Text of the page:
Lexical Co-Occurrence and Contextual Window-Based Approach with Semantic Similarity for Query Expansion

Lexical Co-Occurrence and Contextual Window-Based Approach with Semantic Similarity for Query Expansion

Jagendra Singh (Jawaharlal Nehru University, School of Computer and System Sciences, New Delhi, India) and Rakesh Kumar (Jawaharlal Nehru University, School of Computer and System Sciences, New Delhi, India)
Copyright: © 2017 |Pages: 22
DOI: 10.4018/IJIIT.2017070104
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Abstract

Query expansion (QE) is an efficient method for enhancing the efficiency of information retrieval system. In this work, we try to capture the limitations of pseudo-feedback based QE approach and propose a hybrid approach for enhancing the efficiency of feedback based QE by combining corpus-based, contextual based information of query terms, and semantic based knowledge of query terms. First of all, this paper explores the use of different corpus-based lexical co-occurrence approaches to select an optimal combination of query terms from a pool of terms obtained using pseudo-feedback based QE. Next, we explore semantic similarity approach based on word2vec for ranking the QE terms obtained from top pseudo-feedback documents. Further, we combine co-occurrence statistics, contextual window statistics, and semantic similarity based approaches together to select the best expansion terms for query reformulation. The experiments were performed on FIRE ad-hoc and TREC-3 benchmark datasets. The statistics of our proposed experimental results show significant improvement over baseline method.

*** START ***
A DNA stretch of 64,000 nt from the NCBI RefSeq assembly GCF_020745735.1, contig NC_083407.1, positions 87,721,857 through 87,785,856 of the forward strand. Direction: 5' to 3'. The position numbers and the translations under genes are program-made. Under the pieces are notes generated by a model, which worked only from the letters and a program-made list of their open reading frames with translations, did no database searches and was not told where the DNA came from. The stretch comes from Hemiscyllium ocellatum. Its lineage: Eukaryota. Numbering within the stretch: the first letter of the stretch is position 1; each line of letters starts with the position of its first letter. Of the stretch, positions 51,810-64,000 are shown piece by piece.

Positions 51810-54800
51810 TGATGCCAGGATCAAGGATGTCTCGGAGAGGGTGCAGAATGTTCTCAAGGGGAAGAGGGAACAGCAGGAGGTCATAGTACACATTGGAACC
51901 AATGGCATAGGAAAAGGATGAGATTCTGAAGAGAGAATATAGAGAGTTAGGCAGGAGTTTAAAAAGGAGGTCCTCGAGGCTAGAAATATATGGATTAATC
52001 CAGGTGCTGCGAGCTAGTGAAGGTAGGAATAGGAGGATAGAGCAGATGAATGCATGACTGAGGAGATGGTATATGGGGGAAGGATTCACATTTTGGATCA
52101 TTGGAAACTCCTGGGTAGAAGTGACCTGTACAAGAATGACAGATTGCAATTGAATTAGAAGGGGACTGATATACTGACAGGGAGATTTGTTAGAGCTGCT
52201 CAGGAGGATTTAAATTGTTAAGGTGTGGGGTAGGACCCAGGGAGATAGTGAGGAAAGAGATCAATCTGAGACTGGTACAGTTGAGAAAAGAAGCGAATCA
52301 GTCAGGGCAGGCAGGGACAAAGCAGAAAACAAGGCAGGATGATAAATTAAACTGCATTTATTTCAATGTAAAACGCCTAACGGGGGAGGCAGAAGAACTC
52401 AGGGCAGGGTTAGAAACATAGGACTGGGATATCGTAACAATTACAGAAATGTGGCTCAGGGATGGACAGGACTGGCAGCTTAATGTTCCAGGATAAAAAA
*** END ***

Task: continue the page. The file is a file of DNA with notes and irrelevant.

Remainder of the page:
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Introduction

In this section, we present an overview of information retrieval, information retrieval system, and the need for query expansion. Further, it discusses appropriateness and drawbacks of term co-occurrence approaches for query expansion and the need for incorporating query terms context window and semantics in the field of automatic query expansion.

Information Retrieval

The discipline of information retrieval is almost as old as the computer itself. An old definition of information retrieval is the following by Mooers (1950):

Information retrieval is the name of the process or method whereby a prospective user of information is able to convert his need for information into an actual list of citations to documents in storage containing information useful to him.

An information retrieval system is a software program that is used to retrieve, store and manages needed information in a large collection. The system assists users to find the information need like the question answering system that returns the existence and location of documents instead of returning needed information or answer the question explicitly. Some system suggested documents may satisfy the user’s information need. These kinds of documents are called relevant documents. A perfect retrieval system would retrieve only the relevant documents, not the irrelevant documents. However, there are no perfect retrieval systems because the searching statements are necessarily incomplete, and relevance of documents is the user’s subjective opinion.

There are a large number of applications in which information retrieval is useful such as digital libraries, information filtering, recommender system, media search, search engines and many other and there is a constant need for improving such systems. In this context, information retrieval is an active field of research in computer science.

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